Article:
Following is the submission from our spokesperson (Fred Dawkins) at the OCP Public Hearing. The OCP passed, as expected, by a 4-3 vote with Councillors Bell, Bookham and Clark opposed.
Video link is here: http://www.cnv.org/2015CouncilVideos – Fred spoke at the 18:00 mark.
Public input – OCP public hearing – 3 March 2015
I am Fred Dawkins, 827 West 19th, representing North Van City Voices
This proposed OCP is a one-legged stool. Virtually every goal, every solution, is based on densification. Ramping up the population by building more and more condos is presented as the magic bullet that will solve everything.
Do we need better transit? Cram in more people, and better transit will magically happen. Do we aspire to be a greener community and reduce carbon emissions? Increase density, and carbon output per person will automatically be lower. We want affordable housing? Build lots more condos, that’s bound to make housing cheaper, right? Safer streets? A more vibrant cultural scene? Job creation? Rental housing? All of these goals will somehow be met by just cramming more people into our little enclave. How we get the infrastructure and services needed to accommodate that rapid population growth, we’ll figure out later.
It reminds me of the South Park episode about the underpants gnomes, and their 3-part strategy for getting rich. In this case it’s Step 1, build lots of condos. Step 2, [mumble/shrug]. Step 3, enjoy a more livable, sustainable community where everyone bikes to work. Hurrah!
It’s all smoke and mirrors, because at the end of the day, as the mayor’s slate has demonstrated repeatedly, most recently with the twin towers at 161 East Keith, Council can ignore the OCP anytime they wish, using density bonusing and a sham public consultation process to push through large developments that exceed existing guidelines. But even if they don’t override it, this new OCP provides plenty of wriggle room for developers and their allies on council.
To give just one example of the vague justifications behind the proposed OCP: We’ve been told from the start of the City Shaping process that under the Regional Growth Strategy the City has committed to accommodate about 20,000 new residents between 2011 and 2041, which would be achieved by building 6,000 more housing units. Our group, Voices, pointed out that starting from the 2011 baseline, the City already has about 5,000 housing units in the development pipeline. The response we got from planning staff was, “Oh, that 6,000 unit projection is too low, we’re going to be building mostly condos, so the number of people per housing unit will be lower, therefore we’ll need more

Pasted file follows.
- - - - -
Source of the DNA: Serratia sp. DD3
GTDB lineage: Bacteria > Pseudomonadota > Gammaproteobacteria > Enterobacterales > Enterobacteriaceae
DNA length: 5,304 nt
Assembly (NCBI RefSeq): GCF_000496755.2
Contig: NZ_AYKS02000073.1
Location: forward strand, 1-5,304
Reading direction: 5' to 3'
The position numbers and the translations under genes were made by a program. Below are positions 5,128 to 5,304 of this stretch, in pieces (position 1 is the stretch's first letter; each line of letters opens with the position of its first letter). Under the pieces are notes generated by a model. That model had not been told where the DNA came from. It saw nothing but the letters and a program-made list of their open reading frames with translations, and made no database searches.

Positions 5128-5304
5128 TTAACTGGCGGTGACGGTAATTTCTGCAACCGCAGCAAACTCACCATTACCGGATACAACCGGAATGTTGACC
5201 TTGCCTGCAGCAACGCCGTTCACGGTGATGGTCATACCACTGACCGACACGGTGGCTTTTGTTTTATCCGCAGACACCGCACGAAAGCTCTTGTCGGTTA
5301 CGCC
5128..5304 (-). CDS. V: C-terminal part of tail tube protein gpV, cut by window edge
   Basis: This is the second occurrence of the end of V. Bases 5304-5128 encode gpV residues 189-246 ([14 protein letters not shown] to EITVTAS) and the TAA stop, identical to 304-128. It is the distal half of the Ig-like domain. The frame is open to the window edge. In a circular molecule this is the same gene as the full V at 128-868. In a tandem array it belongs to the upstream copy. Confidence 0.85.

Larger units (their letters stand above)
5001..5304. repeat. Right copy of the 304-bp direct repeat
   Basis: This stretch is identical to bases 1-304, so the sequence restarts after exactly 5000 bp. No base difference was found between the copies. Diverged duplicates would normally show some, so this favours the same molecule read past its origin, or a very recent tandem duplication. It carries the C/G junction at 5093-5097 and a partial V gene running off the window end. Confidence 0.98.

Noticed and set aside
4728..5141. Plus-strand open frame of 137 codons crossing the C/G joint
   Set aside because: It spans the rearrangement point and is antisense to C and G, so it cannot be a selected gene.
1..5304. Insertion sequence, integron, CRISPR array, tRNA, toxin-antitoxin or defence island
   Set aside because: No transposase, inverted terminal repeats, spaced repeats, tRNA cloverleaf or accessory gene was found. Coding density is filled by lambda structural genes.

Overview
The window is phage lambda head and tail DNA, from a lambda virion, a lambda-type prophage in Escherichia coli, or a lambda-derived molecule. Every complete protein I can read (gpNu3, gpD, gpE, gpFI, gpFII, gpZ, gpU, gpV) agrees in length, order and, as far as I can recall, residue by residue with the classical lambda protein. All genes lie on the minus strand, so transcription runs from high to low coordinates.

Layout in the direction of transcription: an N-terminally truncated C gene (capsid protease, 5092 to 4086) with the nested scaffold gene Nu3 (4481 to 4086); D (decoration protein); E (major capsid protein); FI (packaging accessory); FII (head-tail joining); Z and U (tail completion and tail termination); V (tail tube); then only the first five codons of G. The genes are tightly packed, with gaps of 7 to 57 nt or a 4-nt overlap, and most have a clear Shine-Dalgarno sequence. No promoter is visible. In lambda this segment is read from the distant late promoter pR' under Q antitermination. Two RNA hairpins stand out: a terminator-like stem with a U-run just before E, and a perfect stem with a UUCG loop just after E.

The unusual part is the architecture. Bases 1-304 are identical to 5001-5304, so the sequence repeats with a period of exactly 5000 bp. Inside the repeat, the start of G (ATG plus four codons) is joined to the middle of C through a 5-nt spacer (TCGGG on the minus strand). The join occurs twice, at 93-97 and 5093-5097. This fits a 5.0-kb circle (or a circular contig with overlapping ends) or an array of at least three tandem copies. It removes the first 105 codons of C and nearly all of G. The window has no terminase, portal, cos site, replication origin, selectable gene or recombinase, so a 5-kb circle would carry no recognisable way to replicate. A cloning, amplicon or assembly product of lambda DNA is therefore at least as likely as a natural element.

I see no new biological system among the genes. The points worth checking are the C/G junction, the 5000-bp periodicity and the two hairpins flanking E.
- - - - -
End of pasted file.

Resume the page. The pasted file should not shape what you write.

than 6,000 units to accommodate our projected population.”
Then in January, staff came up with a new set of projections, which Council approved and were submitted to Metro, and are now part of the proposed OCP. When we questioned these revised numbers, Mr. Penway replied that because of the changes Council recently voted for, to add more density to the East 3rd area and parts of the Lonsdale corridor, they had to increase the number of projected housing units. You can see the revised table in the Appendix of the revised OCP.
The number of new housing units projected to be built by 2041 has grown from 6,000 in the original estimate, to 10,620. The new table focuses on projected growth in just 3 areas – East 3rd, Lonsdale and Marine – but if you do the arithmetic with the percentages provided, they add up to a total city population of 70,000, not the 68,000 that the city committed to with Metro and has been included in all previous estimates till now. By the way, that’s a 92% increase from the 2011 census.
Nevertheless, with 5,000 units already in the pipeline, we’re almost halfway to even that expanded 2041 projection. So why the rush to ramp up development?
Doing some more math, we see our planners estimate that the housing projected to be built in this city over the next 25 years will house an average of 1.6 people per unit. In other words, a great many of these new units will house just one person. We’re apparently looking at a future where most new homes in the city will be high-rises occupied by singles and childless couples. So much for promoting a diverse mix of housing types, and finding places for families.
But, this is all just fun with numbers. Planners can tweak the numbers any way that’s needed to justify continued densification. And no matter what anyone says here today, this OCP will be voted in by the Mayor and his slate on Council. He has promises to keep, primarily to the developers who funded his election campaign, and this OCP provides all the flexibility he needs to fulfill those promises. But that flexibility just encourages spot zoning, which fuels land speculation. It provides no assurance of future livability for current homeowners who aren’t interested in cashing out and moving away. Citizens deserve better than this.